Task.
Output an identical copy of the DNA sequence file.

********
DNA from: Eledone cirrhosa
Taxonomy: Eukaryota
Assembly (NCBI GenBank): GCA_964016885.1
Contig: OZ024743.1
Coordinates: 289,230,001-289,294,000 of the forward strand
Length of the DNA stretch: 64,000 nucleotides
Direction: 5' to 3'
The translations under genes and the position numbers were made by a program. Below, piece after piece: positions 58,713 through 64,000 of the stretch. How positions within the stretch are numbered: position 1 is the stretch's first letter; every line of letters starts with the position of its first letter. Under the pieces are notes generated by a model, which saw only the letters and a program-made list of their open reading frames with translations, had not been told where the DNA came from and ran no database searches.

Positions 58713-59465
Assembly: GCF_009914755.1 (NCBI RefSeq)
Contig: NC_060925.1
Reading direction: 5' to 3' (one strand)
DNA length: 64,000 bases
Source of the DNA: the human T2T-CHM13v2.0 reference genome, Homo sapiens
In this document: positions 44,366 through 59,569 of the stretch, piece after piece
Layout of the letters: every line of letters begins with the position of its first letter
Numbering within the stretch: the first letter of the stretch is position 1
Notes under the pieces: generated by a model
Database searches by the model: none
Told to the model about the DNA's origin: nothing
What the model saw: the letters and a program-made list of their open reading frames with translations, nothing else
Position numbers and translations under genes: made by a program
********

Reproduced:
DNA from: Eledone cirrhosa
Taxonomy: Eukaryota
Assembly (NCBI GenBank): GCA_964016885.1
Contig: OZ024743.1
Coordinates: 289,230,001-289,294,000 of the forward strand
Length of the DNA stretch: 64,000 nucleotides
Direction: 5' to 3'
The translations under genes and the position numbers were made by a program. Below, piece after piece: positions 58,713 through 64,000 of the stretch. How positions within the stretch are numbered: position 1 is the stretch's first letter; every line of letters starts with the position of its first letter. Under the pieces are notes generated by a model, which saw only the letters and a program-made list of their open reading frames with translations, had not been told where the DNA came from and ran no database searches.

Positions 58713-59465
Assembly: GCF_009914755.1 (NCBI RefSeq)
Contig: NC_060925.1
Reading direction: 5' to 3' (one strand)
DNA length: 64,000 bases
Source of the DNA: the human T2T-CHM13v2.0 reference genome, Homo sapiens
In this document: positions 44,366 through 59,569 of the stretch, piece after piece
Layout of the letters: every line of letters begins with the position of its first letter
Numbering within the stretch: the first letter of the stretch is position 1
Notes under the pieces: generated by a model
Database searches by the model: none
Told to the model about the DNA's origin: nothing
What the model saw: the letters and a program-made list of their open reading frames with translations, nothing else
Position numbers and translations under genes: made by a program